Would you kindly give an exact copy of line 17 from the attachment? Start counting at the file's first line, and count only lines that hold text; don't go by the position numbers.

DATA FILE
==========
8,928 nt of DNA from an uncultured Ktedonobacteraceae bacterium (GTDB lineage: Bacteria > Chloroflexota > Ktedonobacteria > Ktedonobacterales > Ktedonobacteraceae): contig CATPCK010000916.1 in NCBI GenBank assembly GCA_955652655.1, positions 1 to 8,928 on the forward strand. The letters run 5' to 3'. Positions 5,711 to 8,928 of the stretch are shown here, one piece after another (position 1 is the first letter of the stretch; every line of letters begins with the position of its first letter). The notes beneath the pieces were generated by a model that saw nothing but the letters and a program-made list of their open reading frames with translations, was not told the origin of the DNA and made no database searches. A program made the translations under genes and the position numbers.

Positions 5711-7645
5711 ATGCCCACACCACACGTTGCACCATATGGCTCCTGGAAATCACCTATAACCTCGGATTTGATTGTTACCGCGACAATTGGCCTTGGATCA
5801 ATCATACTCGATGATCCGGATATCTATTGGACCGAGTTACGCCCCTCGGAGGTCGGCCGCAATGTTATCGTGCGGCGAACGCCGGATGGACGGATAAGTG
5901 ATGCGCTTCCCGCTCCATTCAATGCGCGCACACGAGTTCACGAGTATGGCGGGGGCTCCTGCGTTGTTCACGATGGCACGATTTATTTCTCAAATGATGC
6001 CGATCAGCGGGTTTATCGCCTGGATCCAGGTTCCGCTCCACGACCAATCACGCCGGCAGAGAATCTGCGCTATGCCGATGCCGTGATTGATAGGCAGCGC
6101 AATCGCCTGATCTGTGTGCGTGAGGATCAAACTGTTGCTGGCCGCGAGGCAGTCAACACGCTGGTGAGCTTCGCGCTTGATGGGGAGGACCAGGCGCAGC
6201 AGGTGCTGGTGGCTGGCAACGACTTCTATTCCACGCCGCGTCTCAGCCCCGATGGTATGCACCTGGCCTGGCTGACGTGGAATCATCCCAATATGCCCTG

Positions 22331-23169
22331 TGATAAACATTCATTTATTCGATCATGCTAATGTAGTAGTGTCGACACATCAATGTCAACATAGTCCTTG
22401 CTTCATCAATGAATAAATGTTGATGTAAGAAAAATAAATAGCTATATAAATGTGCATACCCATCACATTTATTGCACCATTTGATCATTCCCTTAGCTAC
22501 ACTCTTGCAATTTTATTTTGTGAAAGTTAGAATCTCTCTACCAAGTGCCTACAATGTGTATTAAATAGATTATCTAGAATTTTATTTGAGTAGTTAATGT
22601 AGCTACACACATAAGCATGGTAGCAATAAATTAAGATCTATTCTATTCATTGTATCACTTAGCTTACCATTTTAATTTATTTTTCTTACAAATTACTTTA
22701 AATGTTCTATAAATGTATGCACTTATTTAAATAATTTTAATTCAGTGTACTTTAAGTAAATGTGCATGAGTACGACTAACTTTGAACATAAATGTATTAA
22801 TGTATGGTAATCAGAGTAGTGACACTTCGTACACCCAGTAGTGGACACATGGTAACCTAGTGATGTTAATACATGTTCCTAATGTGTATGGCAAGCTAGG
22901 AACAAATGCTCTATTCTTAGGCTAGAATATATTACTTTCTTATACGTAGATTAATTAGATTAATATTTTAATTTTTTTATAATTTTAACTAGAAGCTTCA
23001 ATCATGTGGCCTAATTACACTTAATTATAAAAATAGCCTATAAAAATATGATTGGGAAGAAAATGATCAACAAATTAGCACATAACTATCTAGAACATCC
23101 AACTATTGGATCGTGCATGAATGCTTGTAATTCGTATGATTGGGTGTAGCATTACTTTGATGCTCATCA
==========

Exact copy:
23001 ATCATGTGGCCTAATTACACTTAATTATAAAAATAGCCTATAAAAATATGATTGGGAAGAAAATGATCAACAAATTAGCACATAACTATCTAGAACATCC